Thomas ‘Tommy Shots‘ Gioeli is a former street boss of the Colombo crime family. After being imprisoned on a robbery charge in the mid-1980s, he was made a full member of the Colombos after his release, and began life in the family working under capo Vic Orena.
Gioeli was allegedly involved in several murders, including that of Veronica Zuraw, a former Catholic nun. She was killed by a stray bullet during the assassination of Colombo mobster Joseph Peraino. Gioeli claims his innocence in this death, and no charges for the Zuraw killing have ever been filed against him. However a government witness, Dino Calabro claimed that Gioeli told him he was “going to hell” for killing a nun.
In 1989, Vic Orena was appointed temporary acting boss by head of the family, Carmine Persico. Persico had been sentenced to 100 years in prison in the Commission Trial, and had no possibility of parole. While giving Orena the power to induct members and order murders on his own authority, which is unusual for an acting boss, Persico made it clear that Orena was merely a placeholder until Persico’s son, Alphonse ‘Little Allie Boy’ Persico, was released from prison.
By 1991 Orena, with encouragement from Gambino boss, John Gotti, felt powerful enough to challenge Persico for control of the Colombo family. In response, Persico tried to assassinate Orena. This attack triggered an internal conflict in the family between the Persico and Orena factions. Gioeli gave his support to Orena to begin with, then, along with many others, switched sides to the Persico faction to avoid being killed. In the late 1990s, Gioeli was promoted to capo by Carmine Persico and then underboss John DeRoss.
In May, 2012, Gioeli was convicted of racketeering and conspiracy to commit murder. He was cleared of other murder charges. On March 19, 2014, Gioeli was sentenced to 18 years and 8 months in prison and ordered to pay $360,000 in restitution.
A year later, whilst being held at the Metropolitan Detention Center in Brooklyn, NY, Gioeli took a tumble during a table tennis game and fractured his right kneecap. He spent thirty days in hospital after the fall, and his injury required surgery, physical and occupational therapy.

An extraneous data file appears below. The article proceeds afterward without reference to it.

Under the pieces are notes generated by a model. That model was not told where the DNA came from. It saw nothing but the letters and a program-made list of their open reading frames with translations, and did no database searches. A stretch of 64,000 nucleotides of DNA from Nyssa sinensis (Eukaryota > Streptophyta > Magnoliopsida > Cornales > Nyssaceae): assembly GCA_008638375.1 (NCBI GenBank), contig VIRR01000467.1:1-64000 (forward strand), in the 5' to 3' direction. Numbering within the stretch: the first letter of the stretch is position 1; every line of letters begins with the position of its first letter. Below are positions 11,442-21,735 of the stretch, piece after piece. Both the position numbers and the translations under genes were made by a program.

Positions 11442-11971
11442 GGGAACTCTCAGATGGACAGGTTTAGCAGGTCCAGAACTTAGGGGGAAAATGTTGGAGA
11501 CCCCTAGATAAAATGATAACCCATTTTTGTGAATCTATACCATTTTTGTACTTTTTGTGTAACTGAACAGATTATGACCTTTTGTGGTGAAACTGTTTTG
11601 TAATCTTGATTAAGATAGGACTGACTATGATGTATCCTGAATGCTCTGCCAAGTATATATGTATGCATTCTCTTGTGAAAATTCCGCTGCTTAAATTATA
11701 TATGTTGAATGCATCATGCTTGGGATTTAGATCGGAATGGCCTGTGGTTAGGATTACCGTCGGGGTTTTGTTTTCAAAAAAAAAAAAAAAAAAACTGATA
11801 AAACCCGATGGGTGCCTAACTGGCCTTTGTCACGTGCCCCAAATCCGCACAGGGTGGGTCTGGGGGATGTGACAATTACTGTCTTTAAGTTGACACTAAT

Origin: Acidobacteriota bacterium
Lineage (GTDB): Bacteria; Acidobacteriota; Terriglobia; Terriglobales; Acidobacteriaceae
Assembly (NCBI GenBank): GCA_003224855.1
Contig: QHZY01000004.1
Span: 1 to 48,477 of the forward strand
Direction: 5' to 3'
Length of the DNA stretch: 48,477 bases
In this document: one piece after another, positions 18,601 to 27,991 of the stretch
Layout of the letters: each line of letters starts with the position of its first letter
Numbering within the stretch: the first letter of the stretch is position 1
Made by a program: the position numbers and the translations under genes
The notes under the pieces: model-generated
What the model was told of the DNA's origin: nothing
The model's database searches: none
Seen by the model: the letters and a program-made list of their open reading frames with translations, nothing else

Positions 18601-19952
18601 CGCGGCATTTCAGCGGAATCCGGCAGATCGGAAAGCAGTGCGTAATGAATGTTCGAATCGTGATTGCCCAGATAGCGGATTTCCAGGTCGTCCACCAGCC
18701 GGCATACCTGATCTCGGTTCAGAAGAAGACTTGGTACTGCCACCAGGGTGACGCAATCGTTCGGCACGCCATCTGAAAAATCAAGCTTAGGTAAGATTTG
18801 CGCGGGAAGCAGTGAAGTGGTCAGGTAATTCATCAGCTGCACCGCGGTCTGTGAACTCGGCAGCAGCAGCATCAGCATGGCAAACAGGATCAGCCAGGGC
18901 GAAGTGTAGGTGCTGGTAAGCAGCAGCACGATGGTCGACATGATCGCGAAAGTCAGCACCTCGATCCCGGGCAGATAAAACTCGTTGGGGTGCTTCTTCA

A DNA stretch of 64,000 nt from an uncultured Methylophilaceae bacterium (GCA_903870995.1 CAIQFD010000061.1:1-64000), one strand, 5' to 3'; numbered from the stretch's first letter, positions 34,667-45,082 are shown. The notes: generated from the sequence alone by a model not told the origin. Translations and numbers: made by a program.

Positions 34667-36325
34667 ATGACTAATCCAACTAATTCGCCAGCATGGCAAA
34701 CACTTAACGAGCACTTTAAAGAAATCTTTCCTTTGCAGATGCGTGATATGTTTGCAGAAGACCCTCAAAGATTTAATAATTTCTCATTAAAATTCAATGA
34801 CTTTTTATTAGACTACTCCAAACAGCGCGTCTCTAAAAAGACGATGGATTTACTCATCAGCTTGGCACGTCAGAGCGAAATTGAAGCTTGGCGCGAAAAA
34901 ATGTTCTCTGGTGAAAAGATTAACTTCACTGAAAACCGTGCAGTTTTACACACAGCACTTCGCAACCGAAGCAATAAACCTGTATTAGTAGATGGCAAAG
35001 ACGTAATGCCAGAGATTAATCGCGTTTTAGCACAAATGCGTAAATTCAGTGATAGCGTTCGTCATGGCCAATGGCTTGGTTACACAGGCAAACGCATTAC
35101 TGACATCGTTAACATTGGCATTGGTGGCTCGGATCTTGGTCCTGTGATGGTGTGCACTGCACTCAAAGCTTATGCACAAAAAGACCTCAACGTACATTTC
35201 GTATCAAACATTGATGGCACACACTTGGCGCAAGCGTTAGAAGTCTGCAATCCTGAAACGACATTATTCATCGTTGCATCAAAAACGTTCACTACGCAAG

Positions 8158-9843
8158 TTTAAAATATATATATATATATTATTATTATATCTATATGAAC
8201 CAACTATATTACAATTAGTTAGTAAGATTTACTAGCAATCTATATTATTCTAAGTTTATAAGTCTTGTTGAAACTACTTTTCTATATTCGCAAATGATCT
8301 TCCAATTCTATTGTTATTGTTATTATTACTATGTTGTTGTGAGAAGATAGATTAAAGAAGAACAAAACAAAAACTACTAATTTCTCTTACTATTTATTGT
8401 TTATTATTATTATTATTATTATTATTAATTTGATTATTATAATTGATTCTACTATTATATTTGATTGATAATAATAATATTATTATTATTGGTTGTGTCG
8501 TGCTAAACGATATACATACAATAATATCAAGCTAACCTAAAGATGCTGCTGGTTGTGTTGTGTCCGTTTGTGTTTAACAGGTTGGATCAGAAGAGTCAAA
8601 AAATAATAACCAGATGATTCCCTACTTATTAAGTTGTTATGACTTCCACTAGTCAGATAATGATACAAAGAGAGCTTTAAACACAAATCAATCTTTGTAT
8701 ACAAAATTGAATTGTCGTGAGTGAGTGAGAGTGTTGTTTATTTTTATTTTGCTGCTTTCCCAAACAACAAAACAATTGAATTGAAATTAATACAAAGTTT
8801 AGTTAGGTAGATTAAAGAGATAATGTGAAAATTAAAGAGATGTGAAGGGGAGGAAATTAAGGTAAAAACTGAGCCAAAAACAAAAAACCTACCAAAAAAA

Gioeli brought a suit against the Metropolitan Detention Center, and attempted to sue for $10m. He attended Brooklyn federal court with the aid of a walker in June, 2018 in order to testify about the incident.
Gioeli claimed he went to retrieve a stray ping-pong ball and slipped on a puddle that often gathered outside of the unit’s showers due to a leaky slop sink.
“I got bad eyes to begin with so I didn’t see the water. I didn’t see it, just the ping-pong ball,” Gioeli said.
“I was walking to get the ping-pong ball and as I rounded the stairs I must have hit the water and I slipped and landed on my knee. My head went back and I was laying in the water,” Gioeli described.
Gioeli said the ground was so slippery “it was like ice.”
When Government lawyers asked him if tracked water from the shower shoes of the 120 inmates caused the puddle, rather than a leaky sink, Gioeli answered “They stamp their shoes in the shower and then they walk out…that’s not the type of water I fell in. I fell in a deep puddle.”
Government lawyer, Michael Castiglione, said in an opening statement that it was “a very unfortunate accident,” but that the prison, “exercised reasonable care.”
Castiglione added that Gioeli, “knowing the risk, seeing the risk went after the ping-pong ball.”
After hearing evidence, Judge Kiyo Matsumoto encouraged the two sides to strike a deal, rather than forcing her to issue a ruling on the case.
“Mr. Gioeli needs to lower his expectations,” Matsumoto said, referring to his $10 million ask. “The government ought to think about increasing its offer.”
Matsumoto indicated both sides may be at fault for the injury — the lockup for not addressing the underlying cause of the puddle, and Gioeli for chasing the ball into an area he knew was hazardous.
A deal was thought to be struck, which resulted in a reputed $250,000 settlement for Thomas Gioeli.
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